How Can We Promote Preventative Care to The Underserved?

Illustrated by Clair Huang

With cancer as the second leading cause of death, bureaucratic and financial support for preventative care is needed now, more than ever. Indeed, an estimated 42% of cancers are preventable; however, underserved communities are characterized by “inadequate access to, or reduced utilization of, high quality cancer prevention, screening and early detection, treatment, and/or rehabilitation services[1]. Furthermore, studies demonstrate inequities across ethnic and racial groups propagated by fewer opportunities for medical screenings, provider counseling and clinician recommendations. Sociocultural factors, including differential environmental exposures, psychological stressors, poor diet and lacking health risk education contribute to disparities across socioeconomic statuses. Insufficient job security, child care opportunities and transportation availability present significant difficulties for underserved populations.

Reducing these disparities first requires a frameshift for disseminating prevention strategies through educational materials. A 2013 study conducted by the Center for Disease Control investigated how patient knowledge and beliefs impacts the prevalence of pap smear testing for cervical cancer prevention. Results revealed that 57% of low income women participants would get more frequently if instructed to do so by their physician [2]. Furthermore, between 58%–72% of study participants believed false information about the purpose of the exam itself [2]. Providing tailored educational resources for underserved communities would help increase awareness and decrease misinformation even when primary care facilities fail to provide adequate assistance on this front. Primary care is indeed lacking for many underserved communities, where about 6700 primary care Health Professional Shortage Areas (HPSAs) were identified across the country as of July 2017 [3]. Increasing access to information about screening health benefits, warning signs and symptoms of contributory disorders, institutional resources for underserved persons and lifestyle wellness habit development are only part of the first steps towards acknowledging existing health barriers and seeking alternative solutions to increase promotion of preventative measures. Connecting underserved individuals with counseling services and positive networks would also ensure the often lacking continuity in follow-up care.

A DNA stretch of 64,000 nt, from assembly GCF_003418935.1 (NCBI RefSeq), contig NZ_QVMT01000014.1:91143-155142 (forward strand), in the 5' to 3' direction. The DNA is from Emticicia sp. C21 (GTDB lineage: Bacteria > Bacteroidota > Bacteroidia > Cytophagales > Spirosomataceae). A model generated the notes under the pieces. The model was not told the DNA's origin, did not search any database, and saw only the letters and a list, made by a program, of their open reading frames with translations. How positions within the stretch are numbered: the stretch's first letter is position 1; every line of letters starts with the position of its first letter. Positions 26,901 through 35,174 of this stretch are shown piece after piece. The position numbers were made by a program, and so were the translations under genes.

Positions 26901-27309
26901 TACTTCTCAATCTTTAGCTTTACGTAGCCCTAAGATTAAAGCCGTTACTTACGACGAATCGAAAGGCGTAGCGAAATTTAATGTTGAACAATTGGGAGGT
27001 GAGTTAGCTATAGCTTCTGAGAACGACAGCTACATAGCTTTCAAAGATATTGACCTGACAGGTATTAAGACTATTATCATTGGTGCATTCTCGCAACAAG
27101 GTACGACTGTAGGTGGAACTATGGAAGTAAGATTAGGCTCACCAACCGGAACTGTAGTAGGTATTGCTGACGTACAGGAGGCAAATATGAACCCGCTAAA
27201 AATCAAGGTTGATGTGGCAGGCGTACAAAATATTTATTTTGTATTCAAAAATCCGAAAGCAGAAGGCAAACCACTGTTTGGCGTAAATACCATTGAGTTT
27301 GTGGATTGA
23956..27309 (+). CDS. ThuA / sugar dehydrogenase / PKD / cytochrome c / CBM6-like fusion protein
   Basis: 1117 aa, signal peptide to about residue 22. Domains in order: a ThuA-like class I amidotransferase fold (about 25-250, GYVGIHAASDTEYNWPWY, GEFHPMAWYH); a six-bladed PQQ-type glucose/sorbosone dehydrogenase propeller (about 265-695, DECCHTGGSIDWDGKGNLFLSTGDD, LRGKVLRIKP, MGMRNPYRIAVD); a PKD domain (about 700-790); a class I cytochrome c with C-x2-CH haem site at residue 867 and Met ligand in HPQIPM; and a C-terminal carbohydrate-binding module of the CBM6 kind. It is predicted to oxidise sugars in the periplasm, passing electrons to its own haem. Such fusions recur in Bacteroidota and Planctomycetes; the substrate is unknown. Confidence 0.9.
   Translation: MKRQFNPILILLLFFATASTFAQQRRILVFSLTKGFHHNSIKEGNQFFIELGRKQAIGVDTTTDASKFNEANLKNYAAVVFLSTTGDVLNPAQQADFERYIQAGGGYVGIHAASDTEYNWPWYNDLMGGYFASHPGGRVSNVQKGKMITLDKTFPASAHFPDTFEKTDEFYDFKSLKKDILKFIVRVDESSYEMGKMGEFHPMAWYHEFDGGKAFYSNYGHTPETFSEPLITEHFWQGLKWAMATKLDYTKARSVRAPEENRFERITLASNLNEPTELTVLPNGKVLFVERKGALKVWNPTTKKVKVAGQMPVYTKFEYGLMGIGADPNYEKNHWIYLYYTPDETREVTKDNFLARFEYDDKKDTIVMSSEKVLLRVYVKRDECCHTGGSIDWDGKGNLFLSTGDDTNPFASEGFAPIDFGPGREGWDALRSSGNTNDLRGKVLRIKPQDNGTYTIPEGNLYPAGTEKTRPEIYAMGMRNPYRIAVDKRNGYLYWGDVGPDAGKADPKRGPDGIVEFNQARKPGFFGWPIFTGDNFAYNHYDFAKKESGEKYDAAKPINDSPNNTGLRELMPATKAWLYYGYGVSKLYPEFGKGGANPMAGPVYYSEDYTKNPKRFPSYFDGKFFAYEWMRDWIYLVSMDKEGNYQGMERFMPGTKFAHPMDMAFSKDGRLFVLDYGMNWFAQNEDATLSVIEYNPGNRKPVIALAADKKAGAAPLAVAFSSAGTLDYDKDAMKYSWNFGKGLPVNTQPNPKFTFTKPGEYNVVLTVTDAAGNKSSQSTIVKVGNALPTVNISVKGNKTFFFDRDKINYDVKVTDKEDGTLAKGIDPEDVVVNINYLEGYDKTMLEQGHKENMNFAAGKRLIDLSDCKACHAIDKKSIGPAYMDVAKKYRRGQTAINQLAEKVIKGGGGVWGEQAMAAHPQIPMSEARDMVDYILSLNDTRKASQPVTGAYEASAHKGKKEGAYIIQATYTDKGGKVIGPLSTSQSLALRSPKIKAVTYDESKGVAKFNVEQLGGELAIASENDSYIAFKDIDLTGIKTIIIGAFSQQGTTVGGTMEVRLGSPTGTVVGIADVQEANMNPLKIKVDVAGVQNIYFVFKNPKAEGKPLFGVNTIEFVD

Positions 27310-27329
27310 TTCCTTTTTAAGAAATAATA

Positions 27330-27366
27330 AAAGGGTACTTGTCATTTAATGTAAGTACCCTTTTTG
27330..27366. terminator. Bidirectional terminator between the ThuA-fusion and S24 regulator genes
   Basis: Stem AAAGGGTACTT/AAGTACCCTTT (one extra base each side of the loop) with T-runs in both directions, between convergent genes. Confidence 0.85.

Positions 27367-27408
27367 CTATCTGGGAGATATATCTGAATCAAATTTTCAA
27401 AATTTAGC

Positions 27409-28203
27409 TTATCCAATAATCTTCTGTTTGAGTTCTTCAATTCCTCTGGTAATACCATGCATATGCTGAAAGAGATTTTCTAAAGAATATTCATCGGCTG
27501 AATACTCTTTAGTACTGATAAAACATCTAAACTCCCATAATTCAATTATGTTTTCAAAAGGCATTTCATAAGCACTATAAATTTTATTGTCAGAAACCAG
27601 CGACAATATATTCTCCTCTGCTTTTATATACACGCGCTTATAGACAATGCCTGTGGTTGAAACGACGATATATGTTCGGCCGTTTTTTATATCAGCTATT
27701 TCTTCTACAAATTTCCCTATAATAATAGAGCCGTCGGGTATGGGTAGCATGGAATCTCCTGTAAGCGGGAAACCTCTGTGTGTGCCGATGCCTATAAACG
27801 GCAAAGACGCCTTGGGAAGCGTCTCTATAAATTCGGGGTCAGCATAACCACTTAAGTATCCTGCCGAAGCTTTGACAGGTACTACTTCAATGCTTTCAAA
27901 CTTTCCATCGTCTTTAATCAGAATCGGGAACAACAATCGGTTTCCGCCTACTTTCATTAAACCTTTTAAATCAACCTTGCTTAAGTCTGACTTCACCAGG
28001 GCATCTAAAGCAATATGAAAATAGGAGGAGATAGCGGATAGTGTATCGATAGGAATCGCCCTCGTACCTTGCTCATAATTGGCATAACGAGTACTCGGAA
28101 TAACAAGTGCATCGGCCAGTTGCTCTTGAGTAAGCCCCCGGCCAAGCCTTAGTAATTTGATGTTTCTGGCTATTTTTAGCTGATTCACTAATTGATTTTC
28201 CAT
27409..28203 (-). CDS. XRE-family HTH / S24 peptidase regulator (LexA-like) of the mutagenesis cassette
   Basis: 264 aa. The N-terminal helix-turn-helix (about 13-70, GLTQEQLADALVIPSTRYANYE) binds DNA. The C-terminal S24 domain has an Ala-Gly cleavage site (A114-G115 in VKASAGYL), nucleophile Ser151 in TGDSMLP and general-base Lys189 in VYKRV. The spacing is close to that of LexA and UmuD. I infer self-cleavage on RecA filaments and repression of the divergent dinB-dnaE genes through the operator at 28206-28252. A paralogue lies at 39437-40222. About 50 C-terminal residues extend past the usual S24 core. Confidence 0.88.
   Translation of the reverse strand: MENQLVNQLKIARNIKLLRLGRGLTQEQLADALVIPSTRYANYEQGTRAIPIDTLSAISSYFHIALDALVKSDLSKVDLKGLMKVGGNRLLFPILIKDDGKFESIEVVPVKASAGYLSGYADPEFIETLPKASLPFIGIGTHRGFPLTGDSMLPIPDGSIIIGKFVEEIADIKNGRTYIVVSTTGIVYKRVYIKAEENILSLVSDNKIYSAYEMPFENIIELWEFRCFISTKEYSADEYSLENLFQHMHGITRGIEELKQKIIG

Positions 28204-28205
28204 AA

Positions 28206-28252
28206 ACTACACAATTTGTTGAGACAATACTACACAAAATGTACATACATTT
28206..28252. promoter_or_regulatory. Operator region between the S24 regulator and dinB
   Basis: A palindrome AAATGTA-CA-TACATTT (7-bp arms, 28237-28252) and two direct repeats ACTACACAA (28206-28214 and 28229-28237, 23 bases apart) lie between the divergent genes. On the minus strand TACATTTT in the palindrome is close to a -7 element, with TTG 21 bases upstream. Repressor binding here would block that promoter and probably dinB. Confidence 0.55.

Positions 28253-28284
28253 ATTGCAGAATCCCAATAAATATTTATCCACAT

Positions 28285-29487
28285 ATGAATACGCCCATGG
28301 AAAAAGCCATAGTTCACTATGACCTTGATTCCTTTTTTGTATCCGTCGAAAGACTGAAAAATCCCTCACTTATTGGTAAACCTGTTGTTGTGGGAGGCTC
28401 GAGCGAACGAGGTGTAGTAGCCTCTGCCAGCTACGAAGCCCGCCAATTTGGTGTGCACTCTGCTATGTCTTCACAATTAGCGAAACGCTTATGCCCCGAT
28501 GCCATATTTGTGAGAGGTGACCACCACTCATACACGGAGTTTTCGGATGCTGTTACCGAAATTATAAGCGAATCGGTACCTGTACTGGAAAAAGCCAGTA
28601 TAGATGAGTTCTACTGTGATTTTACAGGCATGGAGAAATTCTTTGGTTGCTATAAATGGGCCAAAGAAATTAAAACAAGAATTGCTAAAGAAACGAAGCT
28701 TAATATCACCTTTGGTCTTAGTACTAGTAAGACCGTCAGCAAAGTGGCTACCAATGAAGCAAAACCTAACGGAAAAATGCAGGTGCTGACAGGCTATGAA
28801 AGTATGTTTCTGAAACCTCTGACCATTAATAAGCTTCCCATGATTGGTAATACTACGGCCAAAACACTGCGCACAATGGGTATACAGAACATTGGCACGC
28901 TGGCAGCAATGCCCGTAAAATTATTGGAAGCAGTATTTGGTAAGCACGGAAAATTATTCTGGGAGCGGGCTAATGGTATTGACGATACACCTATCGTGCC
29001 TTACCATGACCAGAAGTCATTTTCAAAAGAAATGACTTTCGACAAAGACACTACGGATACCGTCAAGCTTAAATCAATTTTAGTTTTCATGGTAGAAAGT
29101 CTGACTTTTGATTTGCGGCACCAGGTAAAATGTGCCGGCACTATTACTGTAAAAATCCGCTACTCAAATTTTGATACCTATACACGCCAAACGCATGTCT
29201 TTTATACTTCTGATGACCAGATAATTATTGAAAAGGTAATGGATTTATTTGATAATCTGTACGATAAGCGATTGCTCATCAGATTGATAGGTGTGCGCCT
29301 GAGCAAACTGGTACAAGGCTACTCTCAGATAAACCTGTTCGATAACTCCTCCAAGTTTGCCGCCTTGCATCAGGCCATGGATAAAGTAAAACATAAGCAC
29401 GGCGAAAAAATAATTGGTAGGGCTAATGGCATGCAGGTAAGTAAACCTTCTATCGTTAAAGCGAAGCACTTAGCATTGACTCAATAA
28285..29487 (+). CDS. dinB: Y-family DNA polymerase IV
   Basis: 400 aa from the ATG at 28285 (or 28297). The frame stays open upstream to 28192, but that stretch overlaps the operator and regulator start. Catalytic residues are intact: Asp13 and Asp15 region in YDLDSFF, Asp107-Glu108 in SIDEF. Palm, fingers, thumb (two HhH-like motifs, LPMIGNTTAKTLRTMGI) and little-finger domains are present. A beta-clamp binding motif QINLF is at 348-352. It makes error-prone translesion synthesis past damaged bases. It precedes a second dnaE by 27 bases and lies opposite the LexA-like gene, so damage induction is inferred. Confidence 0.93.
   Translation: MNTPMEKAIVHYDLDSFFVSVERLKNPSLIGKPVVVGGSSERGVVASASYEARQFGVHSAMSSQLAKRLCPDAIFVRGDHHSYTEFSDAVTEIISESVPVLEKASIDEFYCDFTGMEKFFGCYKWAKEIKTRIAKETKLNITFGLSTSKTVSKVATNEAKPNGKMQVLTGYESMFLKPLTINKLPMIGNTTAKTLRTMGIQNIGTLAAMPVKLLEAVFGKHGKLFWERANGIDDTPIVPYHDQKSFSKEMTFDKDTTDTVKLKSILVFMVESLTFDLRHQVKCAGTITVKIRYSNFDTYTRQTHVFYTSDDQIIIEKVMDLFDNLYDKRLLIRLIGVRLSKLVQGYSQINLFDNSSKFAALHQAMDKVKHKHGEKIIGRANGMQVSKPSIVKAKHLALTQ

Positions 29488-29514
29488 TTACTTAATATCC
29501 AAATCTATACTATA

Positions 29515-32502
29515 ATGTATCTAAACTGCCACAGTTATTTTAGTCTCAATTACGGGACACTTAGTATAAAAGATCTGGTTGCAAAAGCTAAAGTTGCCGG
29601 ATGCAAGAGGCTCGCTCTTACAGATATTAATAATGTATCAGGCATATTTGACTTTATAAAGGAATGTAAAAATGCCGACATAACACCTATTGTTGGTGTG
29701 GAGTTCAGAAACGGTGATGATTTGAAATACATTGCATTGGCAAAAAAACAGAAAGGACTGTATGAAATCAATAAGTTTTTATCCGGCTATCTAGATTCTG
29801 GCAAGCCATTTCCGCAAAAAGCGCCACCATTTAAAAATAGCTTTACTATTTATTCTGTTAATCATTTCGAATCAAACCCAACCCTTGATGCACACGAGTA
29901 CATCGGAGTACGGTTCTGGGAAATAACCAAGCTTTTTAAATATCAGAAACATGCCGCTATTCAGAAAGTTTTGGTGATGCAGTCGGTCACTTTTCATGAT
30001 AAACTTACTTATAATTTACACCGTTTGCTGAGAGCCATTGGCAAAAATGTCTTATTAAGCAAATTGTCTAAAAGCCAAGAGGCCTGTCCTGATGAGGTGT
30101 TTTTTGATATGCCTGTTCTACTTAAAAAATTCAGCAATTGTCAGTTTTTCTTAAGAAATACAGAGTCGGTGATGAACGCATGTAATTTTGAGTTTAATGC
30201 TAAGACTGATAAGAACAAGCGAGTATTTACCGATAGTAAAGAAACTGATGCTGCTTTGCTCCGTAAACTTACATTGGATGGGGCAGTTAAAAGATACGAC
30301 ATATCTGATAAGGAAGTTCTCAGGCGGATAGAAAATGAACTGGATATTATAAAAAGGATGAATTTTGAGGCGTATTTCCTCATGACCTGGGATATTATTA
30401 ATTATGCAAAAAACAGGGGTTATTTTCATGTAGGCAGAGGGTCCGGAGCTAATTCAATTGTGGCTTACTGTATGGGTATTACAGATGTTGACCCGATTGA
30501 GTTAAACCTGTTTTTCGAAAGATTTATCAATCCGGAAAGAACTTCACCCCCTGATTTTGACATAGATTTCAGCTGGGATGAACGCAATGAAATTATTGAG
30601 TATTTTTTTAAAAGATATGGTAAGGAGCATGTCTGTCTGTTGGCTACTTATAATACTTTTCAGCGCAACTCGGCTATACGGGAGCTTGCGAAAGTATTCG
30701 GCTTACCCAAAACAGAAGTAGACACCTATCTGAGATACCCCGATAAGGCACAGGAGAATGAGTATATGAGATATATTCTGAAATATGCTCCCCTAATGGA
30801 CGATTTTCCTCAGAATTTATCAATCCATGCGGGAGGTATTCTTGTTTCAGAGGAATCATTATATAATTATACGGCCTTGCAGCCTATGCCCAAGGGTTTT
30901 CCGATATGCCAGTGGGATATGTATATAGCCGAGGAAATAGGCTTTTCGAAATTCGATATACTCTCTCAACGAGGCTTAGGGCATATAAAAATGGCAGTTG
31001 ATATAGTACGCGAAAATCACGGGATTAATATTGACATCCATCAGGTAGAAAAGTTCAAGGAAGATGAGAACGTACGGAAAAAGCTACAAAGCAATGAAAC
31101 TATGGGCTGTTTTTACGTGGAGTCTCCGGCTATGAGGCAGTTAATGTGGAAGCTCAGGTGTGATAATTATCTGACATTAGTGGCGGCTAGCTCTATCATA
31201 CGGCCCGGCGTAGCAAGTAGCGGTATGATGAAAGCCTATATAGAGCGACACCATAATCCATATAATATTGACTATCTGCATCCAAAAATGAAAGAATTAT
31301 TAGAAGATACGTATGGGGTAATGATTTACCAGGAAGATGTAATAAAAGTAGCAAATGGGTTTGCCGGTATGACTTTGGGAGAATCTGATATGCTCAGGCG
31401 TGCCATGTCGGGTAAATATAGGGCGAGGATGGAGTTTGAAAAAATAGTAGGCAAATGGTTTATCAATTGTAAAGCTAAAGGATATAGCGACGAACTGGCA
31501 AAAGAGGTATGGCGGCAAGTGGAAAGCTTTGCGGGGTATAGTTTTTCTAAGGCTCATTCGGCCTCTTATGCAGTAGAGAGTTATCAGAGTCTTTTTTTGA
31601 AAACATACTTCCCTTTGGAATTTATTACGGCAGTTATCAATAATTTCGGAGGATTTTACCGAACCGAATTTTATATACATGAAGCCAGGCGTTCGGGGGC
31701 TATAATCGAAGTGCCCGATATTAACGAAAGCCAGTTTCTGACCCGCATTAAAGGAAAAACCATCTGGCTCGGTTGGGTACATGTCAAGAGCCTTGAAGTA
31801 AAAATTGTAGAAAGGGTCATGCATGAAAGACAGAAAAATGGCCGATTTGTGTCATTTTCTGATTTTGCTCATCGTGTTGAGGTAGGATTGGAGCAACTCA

Measures for reducing prevalent risk factors are also key pillars in the promotion of preventative health. An estimated 13% of global cancer incidence was attributed to infection in 2018, a statistic particularly concerning for underserved communities experiencing higher risks of developing cancer linked infections due to reduced availability for medical care and prevalent environmental exposures [4]. Thus, vaccine promotion is a critical step in reducing cancer rates. Encouraging more regular testing for environmental toxins is another measure that would have significant impacts on reducing cancer risks. Studies have shown that a major source of  exposure to ionizing radiation is the naturally occurring radon gas in the basement of homes; however, the “significant and negative correlation between income and radon levels” demonstrates how dangerous environmental exposure for radon disproportionately affects the underserved [5]. Additional opportunities for reducing prevalent cancer risks are associated with facilitating greater distribution of fruits and non-starchy vegetables, as concluded to be associated with decreased cancers of the mouth, esophagus and stomach by the World Cancer Research Fund/American Institute for Cancer Research (WCRF/AICR) [5]. Promoting good health overall as a preventative measure also assists in reducing an array of cancer comorbidities, which lead to worse health outcomes.

Expediting progress on preventative care promotion through education reform on these topics and opening pathways for connecting individuals to resources they need is critical. As new opportunities for revitalizing healthcare open in 2021, cancer prevention care in underserved communities warrants greater attention and action than ever before.

Edited by: Neha Adari
Illustrated by: Clair Huang




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